Losses for Drugmakers, Hospitals Pull Stocks Lower


U.S. stocks declined for the third time in four days on Tuesday as health care companies took center stage.

Drugmakers fell after President Donald Trump said he wants to bring drug prices down. Insurers rose and hospital companies dropped after Republicans in Congress introduced a bill intended to replace the 2010 Affordable Care Act.

Pharmaceutical and biotechnology companies fell after Trump said in a morning tweet that he intends to bring down drug prices. The health care proposal gave big health insurers a boost, but hurt companies that do a lot of business with Medicaid.

It’s not clear if the bill will pass the Senate, as several Republicans have already questioned it. Stocks turned lower at the end of the day as that criticism increased, leaving the fate of the current bill, a key part of Trump’s agenda, uncertain.

“We’re going to still be having this conversation six months from now,” said Les Funtleyder, health care portfolio manager for E Squared Asset Management.

Elsewhere, energy companies continued to slip and technology companies made smallish gains. Stocks hadn’t fallen for two consecutive days since the end of January, and set their latest record highs last Wednesday.

The Standard & Poor’s 500 index lost 6.92 points, or 0.3 percent, to 2,368.39. The Dow Jones industrial average lost 29.58 points, or 0.1 percent, to 20,924.76. The Nasdaq composite sagged 15.25 points, or 0.3 percent, to 5,833.93. Two stocks fell for every one that rose on the New York Stock Exchange.

On Thursday the current bull market will turn eight years old. It’s lasted longer than any other since World War II except for the decade-long run that ended in early 2000.

Since the middle of 2015 drug companies have repeatedly tumbled as investors worried that the government would take action to reduce prices or at least curb price increases. While Mr. Trump has talked about dealing with the issue before, he has never discussed details. Funtleyder said the task might be harder than it sounds.

“There’s no government mechanism at the moment to control costs directly,” he said.

Companies that make high-price drugs took some of the largest losses. Biotechnology company Alexion Pharmaceuticals shed $4.15, or 3.1 percent, to $129.18. Alexion makes Soliris, a high-priced drug that treats two rare genetic disorders. Mallinckrodt, which has faced criticism over repeated increases in the price of its HP Acthar gel, gave up $1.55, or 3 percent, to $49.71.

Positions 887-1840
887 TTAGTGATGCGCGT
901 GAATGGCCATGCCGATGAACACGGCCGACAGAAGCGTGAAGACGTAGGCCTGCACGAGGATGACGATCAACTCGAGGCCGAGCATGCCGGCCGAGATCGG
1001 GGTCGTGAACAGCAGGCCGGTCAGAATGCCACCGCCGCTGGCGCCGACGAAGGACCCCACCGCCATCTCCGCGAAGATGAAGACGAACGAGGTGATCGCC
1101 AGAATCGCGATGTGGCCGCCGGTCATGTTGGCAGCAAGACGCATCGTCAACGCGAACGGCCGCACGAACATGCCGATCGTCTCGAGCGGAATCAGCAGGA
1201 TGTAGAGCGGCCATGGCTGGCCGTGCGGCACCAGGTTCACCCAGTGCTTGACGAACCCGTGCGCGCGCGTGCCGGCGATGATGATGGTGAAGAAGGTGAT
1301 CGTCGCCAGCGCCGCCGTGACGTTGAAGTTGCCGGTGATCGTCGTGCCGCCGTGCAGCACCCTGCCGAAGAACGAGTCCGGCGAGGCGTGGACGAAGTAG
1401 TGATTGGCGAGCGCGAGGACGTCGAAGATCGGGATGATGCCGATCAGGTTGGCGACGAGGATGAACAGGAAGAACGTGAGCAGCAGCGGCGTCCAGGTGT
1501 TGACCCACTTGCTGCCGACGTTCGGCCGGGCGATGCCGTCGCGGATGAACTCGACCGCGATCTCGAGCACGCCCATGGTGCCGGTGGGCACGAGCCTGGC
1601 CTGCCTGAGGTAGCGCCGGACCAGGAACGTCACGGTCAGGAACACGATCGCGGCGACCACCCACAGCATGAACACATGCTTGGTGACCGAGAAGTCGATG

Pharmacy benefits manager Express Scripts and biotech company Gilead Sciences each fell as they bickered over the price of Gilead’s hepatitis C drugs, some of which are listed at $1,000 a pill. Express Scripts lost $2.66, or 3.8 percent, to $67.39 and Gilead slid $1.10, or 1.6 percent, to $69.02.

The Republican health care legislation would provide tax credits for people buying their own insurance and would scale back the government’s role in helping people afford coverage. It would likely leave more Americans uninsured and would also overhaul Medicaid, a joint federal-state health program for low-income Americans.

Hospital operators tumbled. Community Health Systems lost 9.3 percent and Tenet Healthcare sank 7.1 percent. Insurers that do a lot of business with Medicaid, such as Molina Healthcare, also fell. But the largest national health insurers did better than the rest of the market. Humana added $5.21, or 2.4 percent, to $217.95, the largest gain among S&P 500 stocks.

Benchmark U.S. crude lost 6 cents to $53.14 a barrel in New York. Brent crude, used to price international oils, lost 9 cents to $55.92 a barrel in London. Energy companies continued to lag the market, however, continuing a pattern that’s persisted since late last year. Hess lost $1.52, or 3 percent, to $49.51 and Exxon Mobil slipped 31 cents, or 0.4 percent, to $82.52 while natural gas companies fell with the price of that fuel.

Technology companies did better than the rest of the market. Video game maker Electronic Arts rose $1.16, or 1.3 percent, to $88.30. Data storage company Nimble Storage soared after it agreed to be bought by Hewlett Packard Enterprise $12.50 a share, or about $1 billion. Its stock rose $3.98, or 46.3 percent, to $12.58.

Bond prices fell. The yield on the 10-year Treasury note rose to 2.52 percent from 2.50 percent.

In other energy trading, wholesale gasoline rose 1 cent to $1.68 a gallon. Heating oil added 1 cent to $1.61 a gallon. Natural gas fell 8 cents, or 2.7 percent, to $2.82 per 1,000 cubic feet.

Gold dropped $9.40 to $1,216.10 an ounce. Silver lost 24 cents, or 1.3 percent, to $17.54 an ounce. Copper fell 3 cents, or 1.3 percent, to $2.62 a pound.

The dollar bounced back to 114.05 yen from 113.92 yen. The euro fell to $1.0568 from $1.0588.

The CAC 40 in France traded 0.3 percent lower. Germany’s DAX rose 0.1 percent and the FTSE 100 index in Britain slid 0.2 percent. The Nikkei 225 stock index in Tokyo edged 0.2 percent lower. The Hang Seng gained 0.4 percent and South Korea’s Kospi gained 0.6 percent.